Utilizing a simple stimulus control strategy to increase physician referrals for physical activity promotion

Fabio A. Almeida, Renae L. Smith-Ray, Rain Van Den Berg, Patti Schriener, Mike Gonzales, Pierre Onda, Paul A. Estabrooks

Research output: Contribution to journalReview article

9 Scopus citations


Within the busy clinic visit and multiple preventive guidelines to follow, the rate of physician referral for physical activity (PA) is disappointing. This study used an interrupted time-series design to determine the effect of a simple stimulus control strategy to increase physician referrals for PA when compared to standard care before and after exposure to the stimulus control intervention. The number of referrals (N = 218 total) per week was significantly higher during weeks when the stimulus control intervention was used (p < .01). Approximately 77% of participants referred during standard care weeks initiated a PA program while 67% of those referred during stimulus control weeks initiated PA. These rate differences were significant (p < .05). Nonetheless, the number of individuals who initiated PA was greater during stimulus control weeks than during usual care weeks (p < .05; 9.8 vs. 5.6), due to the larger total volume of referrals. We concluded that stimulus control interventions targeting physician referrals are a practical method for enhancing participation in PA programs.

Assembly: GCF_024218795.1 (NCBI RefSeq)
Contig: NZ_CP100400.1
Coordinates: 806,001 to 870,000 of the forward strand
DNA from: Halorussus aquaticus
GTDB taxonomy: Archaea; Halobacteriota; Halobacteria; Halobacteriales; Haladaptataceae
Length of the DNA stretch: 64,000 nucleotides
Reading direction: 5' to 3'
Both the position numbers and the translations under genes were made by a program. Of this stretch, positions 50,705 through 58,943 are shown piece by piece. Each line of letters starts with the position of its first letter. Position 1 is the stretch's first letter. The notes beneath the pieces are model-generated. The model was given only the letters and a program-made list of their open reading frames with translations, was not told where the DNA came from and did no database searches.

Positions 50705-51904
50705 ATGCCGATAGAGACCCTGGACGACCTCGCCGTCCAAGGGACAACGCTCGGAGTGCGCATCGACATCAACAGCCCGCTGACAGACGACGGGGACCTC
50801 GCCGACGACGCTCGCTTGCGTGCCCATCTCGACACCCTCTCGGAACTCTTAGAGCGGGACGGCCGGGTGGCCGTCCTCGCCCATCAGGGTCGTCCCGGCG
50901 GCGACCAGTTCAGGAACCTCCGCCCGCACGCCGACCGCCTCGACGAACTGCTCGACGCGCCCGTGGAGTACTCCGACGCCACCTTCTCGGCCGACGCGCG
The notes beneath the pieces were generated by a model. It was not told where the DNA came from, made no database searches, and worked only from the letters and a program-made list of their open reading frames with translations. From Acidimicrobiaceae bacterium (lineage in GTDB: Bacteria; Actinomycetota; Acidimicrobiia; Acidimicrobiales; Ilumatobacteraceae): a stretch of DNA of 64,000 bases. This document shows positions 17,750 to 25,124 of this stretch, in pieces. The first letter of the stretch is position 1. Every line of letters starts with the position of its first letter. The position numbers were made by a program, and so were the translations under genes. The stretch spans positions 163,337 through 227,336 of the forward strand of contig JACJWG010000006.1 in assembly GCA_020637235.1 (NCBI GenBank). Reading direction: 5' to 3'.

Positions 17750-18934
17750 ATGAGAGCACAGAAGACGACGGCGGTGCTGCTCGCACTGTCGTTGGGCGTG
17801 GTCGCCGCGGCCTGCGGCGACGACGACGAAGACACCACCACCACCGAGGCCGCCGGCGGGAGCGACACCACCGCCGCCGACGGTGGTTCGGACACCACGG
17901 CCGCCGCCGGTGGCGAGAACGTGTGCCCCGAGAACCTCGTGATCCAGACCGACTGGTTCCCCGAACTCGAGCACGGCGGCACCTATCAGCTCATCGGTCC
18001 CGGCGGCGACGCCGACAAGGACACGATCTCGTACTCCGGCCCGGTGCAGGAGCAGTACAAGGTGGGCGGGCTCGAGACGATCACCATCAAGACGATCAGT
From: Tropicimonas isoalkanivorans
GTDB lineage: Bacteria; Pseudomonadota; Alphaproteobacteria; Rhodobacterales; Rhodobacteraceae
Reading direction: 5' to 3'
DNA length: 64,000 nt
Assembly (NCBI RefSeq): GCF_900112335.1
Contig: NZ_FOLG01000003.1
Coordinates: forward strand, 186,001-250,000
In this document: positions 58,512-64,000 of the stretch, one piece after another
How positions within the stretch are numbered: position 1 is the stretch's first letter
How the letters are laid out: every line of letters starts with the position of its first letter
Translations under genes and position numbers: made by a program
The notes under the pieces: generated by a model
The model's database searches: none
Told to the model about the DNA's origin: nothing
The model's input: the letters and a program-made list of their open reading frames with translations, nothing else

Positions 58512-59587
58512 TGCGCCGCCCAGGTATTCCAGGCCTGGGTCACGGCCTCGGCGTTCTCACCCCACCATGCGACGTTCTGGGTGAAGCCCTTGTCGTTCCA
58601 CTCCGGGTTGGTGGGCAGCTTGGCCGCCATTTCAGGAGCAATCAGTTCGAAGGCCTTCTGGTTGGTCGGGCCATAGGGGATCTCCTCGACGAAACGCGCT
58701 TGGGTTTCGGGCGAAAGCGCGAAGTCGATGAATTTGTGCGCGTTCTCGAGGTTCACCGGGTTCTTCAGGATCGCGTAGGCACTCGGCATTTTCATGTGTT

Original languageEnglish (US)
Pages (from-to)505-514
Number of pages10
JournalJournal of Sport and Exercise Psychology
Issue number4
StatePublished - Dec 2005



  • Exercise
  • Intervention
  • Operant conditioning
  • Reach

ASJC Scopus subject areas

  • Applied Psychology

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